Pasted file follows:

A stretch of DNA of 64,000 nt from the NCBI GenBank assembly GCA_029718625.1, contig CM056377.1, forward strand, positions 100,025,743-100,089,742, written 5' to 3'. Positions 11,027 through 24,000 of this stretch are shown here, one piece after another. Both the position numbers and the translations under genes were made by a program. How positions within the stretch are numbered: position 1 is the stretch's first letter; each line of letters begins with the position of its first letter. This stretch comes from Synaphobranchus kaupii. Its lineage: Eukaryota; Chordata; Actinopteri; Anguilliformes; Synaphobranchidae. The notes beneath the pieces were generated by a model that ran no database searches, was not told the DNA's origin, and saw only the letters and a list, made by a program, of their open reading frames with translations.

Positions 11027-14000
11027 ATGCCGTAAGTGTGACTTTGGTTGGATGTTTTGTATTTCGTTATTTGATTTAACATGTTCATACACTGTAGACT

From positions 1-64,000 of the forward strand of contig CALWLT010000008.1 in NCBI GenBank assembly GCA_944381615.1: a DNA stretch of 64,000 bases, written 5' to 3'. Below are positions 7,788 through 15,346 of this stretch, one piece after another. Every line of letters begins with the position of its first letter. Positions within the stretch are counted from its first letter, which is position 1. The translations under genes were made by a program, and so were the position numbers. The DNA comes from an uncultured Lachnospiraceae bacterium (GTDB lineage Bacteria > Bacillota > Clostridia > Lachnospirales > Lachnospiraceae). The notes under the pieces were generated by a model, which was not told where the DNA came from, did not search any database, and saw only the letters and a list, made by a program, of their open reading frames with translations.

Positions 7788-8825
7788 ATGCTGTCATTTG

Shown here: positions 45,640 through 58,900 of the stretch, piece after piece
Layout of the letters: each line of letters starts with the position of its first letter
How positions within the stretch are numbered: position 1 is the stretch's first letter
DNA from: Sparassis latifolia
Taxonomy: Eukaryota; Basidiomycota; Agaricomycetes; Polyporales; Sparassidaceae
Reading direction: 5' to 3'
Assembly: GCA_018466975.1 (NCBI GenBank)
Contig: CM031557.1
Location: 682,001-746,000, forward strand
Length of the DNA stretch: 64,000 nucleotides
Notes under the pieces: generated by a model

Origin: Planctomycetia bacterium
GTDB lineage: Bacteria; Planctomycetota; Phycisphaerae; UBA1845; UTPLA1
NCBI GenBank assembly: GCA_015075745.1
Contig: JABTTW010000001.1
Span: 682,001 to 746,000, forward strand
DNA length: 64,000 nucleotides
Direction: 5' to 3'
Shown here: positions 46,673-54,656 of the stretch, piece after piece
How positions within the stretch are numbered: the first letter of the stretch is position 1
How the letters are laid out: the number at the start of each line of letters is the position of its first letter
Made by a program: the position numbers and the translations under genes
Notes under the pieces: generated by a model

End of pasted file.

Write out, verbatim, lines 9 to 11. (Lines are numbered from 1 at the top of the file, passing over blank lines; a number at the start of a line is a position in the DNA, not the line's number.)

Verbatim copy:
How positions within the stretch are numbered: position 1 is the stretch's first letter
DNA from: Sparassis latifolia
Taxonomy: Eukaryota; Basidiomycota; Agaricomycetes; Polyporales; Sparassidaceae